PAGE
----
Two thousand years ago, a new, literally ground breaking concept came into our world: charity, the love of neighbour and fellowmen. With it began the shift from confrontation to cooperation.
Even before that, philosophers and teachers had exerted a moderating influence on people. For example Zenon with his Stoa, which taught self-control and wisdom, Buddha, whose teachings elevated the renunciation of immediate need satisfaction and thus the ruthless assertion of self-interest to virtue, and Judaism, whose Mosaic law also prescribed consideration for the stranger.
The idea of charity, however, revolutionised human cooperation: whereas the individual had previously been inextricably linked to his or her clan - outside of which he or she was doomed. The idea of universal love of neighbour also made cooperation possible beyond the boundaries of one's own family group and the immediate relationship to one's clan: for it elevated even those outside the clan to fundamentally trustworthy cooperation partners endowed with a dignity of their own. Previously, expulsion from the family or banishment from the clan inevitably meant misery, either a life as a hired slave of foreign masters or as an outlaw, but usually a lonely death from starvation. Also, large projects, for example the construction of the pyramids, large dams or water pipes, which required the temporary unification of the different clans. This could only be realised through the use of coercion, force and payment.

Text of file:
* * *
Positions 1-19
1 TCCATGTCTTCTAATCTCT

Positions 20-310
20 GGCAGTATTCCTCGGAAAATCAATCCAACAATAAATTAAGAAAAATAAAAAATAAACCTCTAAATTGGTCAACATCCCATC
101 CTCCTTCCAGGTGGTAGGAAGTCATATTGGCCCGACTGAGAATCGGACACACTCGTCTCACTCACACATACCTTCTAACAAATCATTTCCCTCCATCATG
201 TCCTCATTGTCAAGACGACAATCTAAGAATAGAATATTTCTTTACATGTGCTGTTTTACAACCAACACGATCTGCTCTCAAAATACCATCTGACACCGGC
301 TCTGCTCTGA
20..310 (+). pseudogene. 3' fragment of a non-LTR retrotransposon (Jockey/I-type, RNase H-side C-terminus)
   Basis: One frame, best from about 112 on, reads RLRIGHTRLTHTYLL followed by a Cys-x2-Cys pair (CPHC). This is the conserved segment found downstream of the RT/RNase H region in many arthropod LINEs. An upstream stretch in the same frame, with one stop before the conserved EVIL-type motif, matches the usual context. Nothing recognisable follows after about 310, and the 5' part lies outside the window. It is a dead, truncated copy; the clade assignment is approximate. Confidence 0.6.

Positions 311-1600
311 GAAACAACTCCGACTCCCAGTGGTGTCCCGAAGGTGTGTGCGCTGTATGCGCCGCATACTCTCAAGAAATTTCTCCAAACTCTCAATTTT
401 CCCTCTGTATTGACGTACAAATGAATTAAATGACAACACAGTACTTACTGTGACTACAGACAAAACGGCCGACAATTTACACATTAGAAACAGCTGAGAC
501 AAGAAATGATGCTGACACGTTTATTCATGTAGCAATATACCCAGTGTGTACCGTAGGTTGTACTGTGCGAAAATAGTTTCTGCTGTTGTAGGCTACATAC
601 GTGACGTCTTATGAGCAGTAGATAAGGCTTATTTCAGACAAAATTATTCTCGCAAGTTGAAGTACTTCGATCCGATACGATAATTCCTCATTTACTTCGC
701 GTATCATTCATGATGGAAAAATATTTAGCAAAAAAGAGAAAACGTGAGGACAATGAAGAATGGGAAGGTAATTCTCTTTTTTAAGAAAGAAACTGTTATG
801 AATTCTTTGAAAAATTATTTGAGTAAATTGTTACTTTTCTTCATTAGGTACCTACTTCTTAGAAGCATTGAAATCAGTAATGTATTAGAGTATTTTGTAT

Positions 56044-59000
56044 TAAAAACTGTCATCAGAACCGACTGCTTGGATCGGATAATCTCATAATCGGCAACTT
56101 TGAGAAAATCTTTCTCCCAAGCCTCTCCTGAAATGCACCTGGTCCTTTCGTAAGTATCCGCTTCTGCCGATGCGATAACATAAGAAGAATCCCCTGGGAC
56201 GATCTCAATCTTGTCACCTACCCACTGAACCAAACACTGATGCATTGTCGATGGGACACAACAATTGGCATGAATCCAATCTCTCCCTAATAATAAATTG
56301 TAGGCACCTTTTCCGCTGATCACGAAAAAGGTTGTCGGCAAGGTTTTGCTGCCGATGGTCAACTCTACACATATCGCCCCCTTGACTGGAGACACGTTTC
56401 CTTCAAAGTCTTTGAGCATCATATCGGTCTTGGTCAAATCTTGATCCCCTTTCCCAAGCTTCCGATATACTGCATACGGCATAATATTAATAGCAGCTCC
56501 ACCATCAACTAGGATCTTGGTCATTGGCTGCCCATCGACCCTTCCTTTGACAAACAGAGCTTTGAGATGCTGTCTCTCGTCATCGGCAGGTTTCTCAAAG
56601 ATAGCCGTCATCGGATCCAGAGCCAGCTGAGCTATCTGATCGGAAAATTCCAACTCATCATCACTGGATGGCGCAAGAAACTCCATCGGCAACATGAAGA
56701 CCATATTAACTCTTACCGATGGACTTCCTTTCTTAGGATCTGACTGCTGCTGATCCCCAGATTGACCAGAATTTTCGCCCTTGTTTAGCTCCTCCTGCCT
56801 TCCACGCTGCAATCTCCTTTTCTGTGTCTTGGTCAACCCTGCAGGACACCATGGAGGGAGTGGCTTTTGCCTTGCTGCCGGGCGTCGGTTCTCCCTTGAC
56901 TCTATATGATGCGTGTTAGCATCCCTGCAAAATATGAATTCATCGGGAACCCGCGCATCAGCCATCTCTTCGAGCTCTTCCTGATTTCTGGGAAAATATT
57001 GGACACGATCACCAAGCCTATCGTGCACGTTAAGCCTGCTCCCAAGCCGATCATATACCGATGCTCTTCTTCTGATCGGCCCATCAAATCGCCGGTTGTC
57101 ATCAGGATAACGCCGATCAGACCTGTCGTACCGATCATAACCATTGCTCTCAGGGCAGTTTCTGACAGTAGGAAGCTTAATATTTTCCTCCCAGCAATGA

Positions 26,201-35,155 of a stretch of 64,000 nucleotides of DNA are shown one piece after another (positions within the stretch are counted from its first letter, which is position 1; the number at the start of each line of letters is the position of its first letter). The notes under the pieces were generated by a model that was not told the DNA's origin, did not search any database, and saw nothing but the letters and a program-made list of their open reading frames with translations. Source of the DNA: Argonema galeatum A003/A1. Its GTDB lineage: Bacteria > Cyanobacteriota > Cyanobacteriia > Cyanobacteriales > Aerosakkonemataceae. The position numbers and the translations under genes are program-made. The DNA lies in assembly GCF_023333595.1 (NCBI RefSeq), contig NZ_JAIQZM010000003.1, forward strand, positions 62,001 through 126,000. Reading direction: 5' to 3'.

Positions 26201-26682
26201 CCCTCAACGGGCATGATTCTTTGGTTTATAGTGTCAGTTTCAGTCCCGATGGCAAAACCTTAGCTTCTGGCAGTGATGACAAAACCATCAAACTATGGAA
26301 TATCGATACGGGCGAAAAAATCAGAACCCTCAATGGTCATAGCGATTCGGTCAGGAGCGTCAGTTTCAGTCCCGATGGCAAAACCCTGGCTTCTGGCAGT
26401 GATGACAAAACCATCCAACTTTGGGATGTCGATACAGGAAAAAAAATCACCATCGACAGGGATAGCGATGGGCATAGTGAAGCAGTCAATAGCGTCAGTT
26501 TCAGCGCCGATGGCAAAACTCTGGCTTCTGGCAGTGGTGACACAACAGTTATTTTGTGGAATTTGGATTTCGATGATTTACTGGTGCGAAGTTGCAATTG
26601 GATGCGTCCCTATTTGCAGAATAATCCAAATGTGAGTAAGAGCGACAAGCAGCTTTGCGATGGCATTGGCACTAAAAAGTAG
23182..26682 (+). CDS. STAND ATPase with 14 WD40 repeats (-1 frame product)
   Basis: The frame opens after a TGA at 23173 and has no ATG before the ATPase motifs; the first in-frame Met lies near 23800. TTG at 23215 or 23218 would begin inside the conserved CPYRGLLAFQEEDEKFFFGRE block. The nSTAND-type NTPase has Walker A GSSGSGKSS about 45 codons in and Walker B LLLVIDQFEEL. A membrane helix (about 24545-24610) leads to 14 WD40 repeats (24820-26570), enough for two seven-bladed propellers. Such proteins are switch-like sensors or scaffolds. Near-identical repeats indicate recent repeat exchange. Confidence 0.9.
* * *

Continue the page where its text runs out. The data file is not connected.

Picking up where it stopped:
In a society where only the immediate relatives, regardless of their actual talent or lack of talent, are considered confidant. There is little possibility for a complex economy and innovations whose benefits extend beyond this circle. Duties to the family, the necessary nepotism, and the exclusion of gifted strangers from working in a central position will always prevent the success of the great venture.
War also brings innovation and welds a community together. But this innovation is geared towards destruction and the creation of suffering. The societies affected fall far behind in their development or are wiped out. It is the opposite of charity and leads the idea of cooperation ad absurdum.
A second effect of charity: it gives meaning to altruistic behaviour. As long as in a society only the survival and cohesion of one's own clan have a higher meaning, altruistic deeds are not only senseless, but downright foolish and to be condemned. However, at the same moment that altruistic deeds that benefit a random fellow human being, the neighbour, are seen as honourable and socially desirable, the social judgement of such behaviour changes. In countless cultures today, for example, giving alms or volunteering is considered a duty. In this way, charity changes a society, brings about a culture of solidarity and mutual support. Working for the community suddenly becomes a desirable activity - even without a bribe - with strong, positive effects on the economy, innovation and unity.
Innovation and solidarity - two fruits of charity without which a modern global society and the ideas of sustainable development are doomed to fail.